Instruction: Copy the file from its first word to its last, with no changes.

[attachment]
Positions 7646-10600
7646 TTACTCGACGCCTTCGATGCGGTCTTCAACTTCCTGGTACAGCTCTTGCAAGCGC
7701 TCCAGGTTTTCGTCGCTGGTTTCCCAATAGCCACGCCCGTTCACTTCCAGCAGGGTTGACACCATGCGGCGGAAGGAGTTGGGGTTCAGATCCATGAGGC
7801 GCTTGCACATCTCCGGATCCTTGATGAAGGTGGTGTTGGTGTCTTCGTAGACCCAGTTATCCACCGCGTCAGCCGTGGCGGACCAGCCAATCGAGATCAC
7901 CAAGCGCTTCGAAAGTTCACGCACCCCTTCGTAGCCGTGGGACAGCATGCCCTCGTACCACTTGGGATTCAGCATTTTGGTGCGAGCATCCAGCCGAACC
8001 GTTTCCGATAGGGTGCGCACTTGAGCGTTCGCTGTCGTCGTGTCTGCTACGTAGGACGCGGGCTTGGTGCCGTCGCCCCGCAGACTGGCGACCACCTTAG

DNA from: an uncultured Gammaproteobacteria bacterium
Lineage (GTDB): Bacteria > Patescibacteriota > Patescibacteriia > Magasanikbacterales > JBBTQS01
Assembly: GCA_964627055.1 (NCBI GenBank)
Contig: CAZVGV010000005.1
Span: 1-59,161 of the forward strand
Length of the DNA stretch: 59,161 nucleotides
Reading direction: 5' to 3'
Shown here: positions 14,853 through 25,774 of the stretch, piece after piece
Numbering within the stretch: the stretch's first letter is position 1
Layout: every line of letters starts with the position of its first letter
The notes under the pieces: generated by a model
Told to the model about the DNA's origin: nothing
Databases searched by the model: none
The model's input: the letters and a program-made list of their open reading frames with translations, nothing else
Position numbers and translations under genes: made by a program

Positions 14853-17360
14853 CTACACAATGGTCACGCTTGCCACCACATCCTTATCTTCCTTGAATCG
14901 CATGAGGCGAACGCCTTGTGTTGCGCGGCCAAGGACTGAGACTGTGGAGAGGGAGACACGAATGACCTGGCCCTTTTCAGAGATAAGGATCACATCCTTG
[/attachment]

Positions 7646-10600
7646 TTACTCGACGCCTTCGATGCGGTCTTCAACTTCCTGGTACAGCTCTTGCAAGCGC
7701 TCCAGGTTTTCGTCGCTGGTTTCCCAATAGCCACGCCCGTTCACTTCCAGCAGGGTTGACACCATGCGGCGGAAGGAGTTGGGGTTCAGATCCATGAGGC
7801 GCTTGCACATCTCCGGATCCTTGATGAAGGTGGTGTTGGTGTCTTCGTAGACCCAGTTATCCACCGCGTCAGCCGTGGCGGACCAGCCAATCGAGATCAC
7901 CAAGCGCTTCGAAAGTTCACGCACCCCTTCGTAGCCGTGGGACAGCATGCCCTCGTACCACTTGGGATTCAGCATTTTGGTGCGAGCATCCAGCCGAACC
8001 GTTTCCGATAGGGTGCGCACTTGAGCGTTCGCTGTCGTCGTGTCTGCTACGTAGGACGCGGGCTTGGTGCCGTCGCCCCGCAGACTGGCGACCACCTTAG

DNA from: an uncultured Gammaproteobacteria bacterium
Lineage (GTDB): Bacteria > Patescibacteriota > Patescibacteriia > Magasanikbacterales > JBBTQS01
Assembly: GCA_964627055.1 (NCBI GenBank)
Contig: CAZVGV010000005.1
Span: 1-59,161 of the forward strand
Length of the DNA stretch: 59,161 nucleotides
Reading direction: 5' to 3'
Shown here: positions 14,853 through 25,774 of the stretch, piece after piece
Numbering within the stretch: the stretch's first letter is position 1
Layout: every line of letters starts with the position of its first letter
The notes under the pieces: generated by a model
Told to the model about the DNA's origin: nothing
Databases searched by the model: none
The model's input: the letters and a program-made list of their open reading frames with translations, nothing else
Position numbers and translations under genes: made by a program

Positions 14853-17360
14853 CTACACAATGGTCACGCTTGCCACCACATCCTTATCTTCCTTGAATCG
14901 CATGAGGCGAACGCCTTGTGTTGCGCGGCCAAGGACTGAGACTGTGGAGAGGGAGACACGAATGACCTGGCCCTTTTCAGAGATAAGGATCACATCCTTG